CHARLESTON, W.Va. -- A potentially life-saving vaccine that was previously available to girls only is now available for boys and young men in the Kanawha Valley.
Officials are recommending males aged 9 to 26 receive a vaccine against the human papillomavirus. Commonly referred to as HPV, the disease can cause genital warts in men and women, health officials claim.
So far, Gardasil is the only vaccine approved for males. Several states have decided to mandate HPV vaccines for females. So far, the recommendation that males receive the vaccine is just that - a recommendation.
The U.S. Food and Drug Administration approved the vaccine for use in males last fall. The vaccine previously was only approved for girls and young women.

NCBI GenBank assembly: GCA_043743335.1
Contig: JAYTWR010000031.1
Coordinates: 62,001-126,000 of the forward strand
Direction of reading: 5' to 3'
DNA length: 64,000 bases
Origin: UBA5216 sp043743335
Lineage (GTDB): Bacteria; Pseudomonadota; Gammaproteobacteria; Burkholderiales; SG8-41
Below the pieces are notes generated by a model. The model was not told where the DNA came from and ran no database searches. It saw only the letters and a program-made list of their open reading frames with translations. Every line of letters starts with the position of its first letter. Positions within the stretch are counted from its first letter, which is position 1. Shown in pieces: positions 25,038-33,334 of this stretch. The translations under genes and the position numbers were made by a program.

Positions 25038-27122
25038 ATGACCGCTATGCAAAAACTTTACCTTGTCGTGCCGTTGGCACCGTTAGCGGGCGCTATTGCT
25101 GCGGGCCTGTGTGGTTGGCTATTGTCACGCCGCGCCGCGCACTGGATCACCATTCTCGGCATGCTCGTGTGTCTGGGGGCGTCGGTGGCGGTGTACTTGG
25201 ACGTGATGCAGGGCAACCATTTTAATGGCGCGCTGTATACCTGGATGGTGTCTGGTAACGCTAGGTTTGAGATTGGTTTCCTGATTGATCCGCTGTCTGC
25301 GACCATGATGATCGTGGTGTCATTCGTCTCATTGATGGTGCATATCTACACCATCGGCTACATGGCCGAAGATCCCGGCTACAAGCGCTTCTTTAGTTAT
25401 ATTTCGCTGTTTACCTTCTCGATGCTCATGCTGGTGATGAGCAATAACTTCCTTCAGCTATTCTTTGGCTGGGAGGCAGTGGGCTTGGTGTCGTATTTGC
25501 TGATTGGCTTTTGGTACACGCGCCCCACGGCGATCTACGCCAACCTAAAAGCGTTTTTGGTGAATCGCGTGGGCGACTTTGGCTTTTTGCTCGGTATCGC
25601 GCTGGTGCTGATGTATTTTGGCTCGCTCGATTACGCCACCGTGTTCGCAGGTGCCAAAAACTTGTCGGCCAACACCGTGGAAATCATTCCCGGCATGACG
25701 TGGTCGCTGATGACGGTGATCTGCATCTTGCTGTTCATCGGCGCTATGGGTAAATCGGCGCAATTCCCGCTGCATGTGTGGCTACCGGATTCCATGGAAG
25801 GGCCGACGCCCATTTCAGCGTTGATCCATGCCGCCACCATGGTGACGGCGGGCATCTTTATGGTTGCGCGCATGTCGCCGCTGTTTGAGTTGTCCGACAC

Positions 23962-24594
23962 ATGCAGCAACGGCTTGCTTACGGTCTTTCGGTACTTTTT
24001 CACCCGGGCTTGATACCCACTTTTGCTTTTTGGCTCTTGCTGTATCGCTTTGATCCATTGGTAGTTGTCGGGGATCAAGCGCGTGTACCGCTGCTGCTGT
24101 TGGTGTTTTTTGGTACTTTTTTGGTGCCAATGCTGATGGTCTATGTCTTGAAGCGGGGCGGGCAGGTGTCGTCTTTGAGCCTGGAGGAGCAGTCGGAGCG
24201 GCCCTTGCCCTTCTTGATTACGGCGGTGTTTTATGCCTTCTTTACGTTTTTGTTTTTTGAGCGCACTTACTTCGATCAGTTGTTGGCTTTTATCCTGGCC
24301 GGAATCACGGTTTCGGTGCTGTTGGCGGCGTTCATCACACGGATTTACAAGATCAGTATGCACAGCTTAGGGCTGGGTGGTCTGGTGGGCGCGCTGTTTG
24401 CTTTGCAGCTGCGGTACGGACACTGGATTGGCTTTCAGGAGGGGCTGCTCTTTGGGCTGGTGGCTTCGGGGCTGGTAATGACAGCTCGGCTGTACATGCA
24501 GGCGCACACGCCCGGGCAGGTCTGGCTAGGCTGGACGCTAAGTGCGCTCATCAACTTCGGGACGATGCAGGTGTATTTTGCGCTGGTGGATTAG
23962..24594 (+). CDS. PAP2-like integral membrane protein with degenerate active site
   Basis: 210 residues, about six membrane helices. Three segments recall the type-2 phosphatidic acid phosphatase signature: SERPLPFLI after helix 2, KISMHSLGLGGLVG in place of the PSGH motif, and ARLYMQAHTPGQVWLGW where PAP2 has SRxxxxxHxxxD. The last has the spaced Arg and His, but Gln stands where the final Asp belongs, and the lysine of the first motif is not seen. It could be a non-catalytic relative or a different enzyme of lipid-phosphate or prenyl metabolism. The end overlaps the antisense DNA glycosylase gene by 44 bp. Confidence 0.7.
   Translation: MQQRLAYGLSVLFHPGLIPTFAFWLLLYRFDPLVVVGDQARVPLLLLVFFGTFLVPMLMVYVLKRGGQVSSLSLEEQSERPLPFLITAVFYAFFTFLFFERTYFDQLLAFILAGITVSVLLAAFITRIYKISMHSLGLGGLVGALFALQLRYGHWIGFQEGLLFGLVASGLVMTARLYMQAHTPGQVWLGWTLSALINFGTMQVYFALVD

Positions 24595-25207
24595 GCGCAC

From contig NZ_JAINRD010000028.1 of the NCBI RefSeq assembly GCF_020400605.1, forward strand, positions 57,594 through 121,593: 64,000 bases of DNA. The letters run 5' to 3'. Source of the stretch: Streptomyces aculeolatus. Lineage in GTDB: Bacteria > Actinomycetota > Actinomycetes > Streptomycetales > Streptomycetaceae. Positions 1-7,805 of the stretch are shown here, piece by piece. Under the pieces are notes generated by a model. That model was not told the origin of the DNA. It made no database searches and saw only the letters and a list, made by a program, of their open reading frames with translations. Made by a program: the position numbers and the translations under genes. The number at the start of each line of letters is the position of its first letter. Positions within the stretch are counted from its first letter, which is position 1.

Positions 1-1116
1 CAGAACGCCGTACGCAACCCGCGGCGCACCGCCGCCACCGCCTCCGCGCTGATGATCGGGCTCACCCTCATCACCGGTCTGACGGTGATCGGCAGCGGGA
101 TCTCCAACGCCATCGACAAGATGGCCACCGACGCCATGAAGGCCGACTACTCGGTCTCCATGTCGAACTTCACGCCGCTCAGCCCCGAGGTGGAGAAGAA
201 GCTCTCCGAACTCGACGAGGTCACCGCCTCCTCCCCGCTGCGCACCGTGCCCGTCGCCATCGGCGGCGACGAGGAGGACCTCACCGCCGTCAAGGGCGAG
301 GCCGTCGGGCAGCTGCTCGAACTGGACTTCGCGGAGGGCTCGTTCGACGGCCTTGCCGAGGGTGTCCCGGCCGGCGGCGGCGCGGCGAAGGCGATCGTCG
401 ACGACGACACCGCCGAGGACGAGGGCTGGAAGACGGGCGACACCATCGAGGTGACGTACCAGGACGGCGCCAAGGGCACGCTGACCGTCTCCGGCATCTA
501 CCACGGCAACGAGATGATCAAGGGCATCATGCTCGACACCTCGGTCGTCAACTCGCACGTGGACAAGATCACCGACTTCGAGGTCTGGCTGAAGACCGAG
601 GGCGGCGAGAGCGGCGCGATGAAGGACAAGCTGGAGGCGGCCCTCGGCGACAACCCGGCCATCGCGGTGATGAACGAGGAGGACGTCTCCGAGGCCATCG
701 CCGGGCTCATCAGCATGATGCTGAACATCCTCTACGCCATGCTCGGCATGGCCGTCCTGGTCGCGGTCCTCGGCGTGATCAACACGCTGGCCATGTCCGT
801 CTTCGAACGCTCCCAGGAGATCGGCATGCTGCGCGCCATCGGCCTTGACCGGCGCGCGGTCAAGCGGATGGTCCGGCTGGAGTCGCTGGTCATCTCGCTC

The shot, which is administered three times over a six-month period, is now available at the Kanawha-Charleston Health Department, said Director of Epidemiology Janet Briscoe. The shot is recommended, but not required, she said.
HPV can cause genital warts in both men and women, cervical cancer in women and penile and anal cancer in men. Malignancies are much more common for women affected by the virus than men, health officials report.
According to the American Cancer Society, the death rate from cervical cancer continues to decline by about 4 percent each year. If caught early through Pap testing, the survival rate is estimated around 90 percent.
Briscoe said the vaccine is best if administered before any sexual contact.
Drug maker Merck & Co. manufactures the vaccine.
The Cabell-Huntington Health Department also is offering the vaccine. Officials there recommend that parents add the shot to the list of vaccines for their children as they head back to school.
The second shot is typically administered one to two months after the first shot, Briscoe said. The third shot is given about six months after the first shot, she said.